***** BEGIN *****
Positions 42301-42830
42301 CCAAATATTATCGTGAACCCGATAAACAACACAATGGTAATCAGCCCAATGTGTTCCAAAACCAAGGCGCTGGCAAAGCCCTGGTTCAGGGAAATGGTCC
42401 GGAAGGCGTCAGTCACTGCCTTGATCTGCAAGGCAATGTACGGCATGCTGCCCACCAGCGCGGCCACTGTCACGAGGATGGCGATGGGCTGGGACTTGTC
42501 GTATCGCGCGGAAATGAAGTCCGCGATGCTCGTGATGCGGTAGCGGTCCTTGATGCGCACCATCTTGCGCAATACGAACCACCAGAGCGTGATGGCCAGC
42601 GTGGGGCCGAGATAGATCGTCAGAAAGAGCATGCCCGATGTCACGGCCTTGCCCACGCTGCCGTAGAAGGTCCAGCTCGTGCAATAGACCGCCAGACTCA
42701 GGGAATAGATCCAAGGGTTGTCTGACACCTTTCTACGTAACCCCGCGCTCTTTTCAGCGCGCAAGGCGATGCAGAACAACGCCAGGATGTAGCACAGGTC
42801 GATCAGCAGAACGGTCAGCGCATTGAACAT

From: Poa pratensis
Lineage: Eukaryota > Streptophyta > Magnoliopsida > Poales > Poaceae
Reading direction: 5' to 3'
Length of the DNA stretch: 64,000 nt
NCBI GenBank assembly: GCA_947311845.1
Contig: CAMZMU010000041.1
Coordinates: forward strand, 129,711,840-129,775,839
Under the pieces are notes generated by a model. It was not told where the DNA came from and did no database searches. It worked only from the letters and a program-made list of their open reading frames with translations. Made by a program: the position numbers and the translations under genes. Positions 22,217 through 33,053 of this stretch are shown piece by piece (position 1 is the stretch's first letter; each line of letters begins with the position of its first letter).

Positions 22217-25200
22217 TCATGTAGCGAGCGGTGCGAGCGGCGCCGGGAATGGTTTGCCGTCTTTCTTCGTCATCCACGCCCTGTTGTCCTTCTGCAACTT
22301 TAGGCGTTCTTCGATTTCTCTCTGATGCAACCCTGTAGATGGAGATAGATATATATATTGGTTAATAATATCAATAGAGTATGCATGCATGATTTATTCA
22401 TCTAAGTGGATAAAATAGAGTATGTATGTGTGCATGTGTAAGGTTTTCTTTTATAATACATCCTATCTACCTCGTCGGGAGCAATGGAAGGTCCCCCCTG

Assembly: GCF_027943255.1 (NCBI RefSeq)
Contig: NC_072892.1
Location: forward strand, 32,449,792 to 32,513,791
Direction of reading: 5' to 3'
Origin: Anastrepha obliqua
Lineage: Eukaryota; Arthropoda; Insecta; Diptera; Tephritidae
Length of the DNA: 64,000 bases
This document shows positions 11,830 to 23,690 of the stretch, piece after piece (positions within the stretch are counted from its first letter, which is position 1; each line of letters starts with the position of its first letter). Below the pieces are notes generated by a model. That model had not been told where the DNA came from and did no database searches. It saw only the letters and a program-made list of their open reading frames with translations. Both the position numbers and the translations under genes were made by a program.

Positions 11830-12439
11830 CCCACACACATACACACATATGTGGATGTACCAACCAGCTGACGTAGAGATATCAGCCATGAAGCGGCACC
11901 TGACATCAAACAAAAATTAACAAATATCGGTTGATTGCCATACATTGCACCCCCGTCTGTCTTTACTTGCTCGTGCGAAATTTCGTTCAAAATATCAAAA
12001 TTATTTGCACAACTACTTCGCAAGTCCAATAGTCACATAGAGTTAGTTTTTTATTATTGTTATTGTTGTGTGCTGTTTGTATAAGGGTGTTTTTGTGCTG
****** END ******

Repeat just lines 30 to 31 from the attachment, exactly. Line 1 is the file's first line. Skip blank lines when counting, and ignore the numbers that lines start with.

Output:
11901 TGACATCAAACAAAAATTAACAAATATCGGTTGATTGCCATACATTGCACCCCCGTCTGTCTTTACTTGCTCGTGCGAAATTTCGTTCAAAATATCAAAA
12001 TTATTTGCACAACTACTTCGCAAGTCCAATAGTCACATAGAGTTAGTTTTTTATTATTGTTATTGTTGTGTGCTGTTTGTATAAGGGTGTTTTTGTGCTG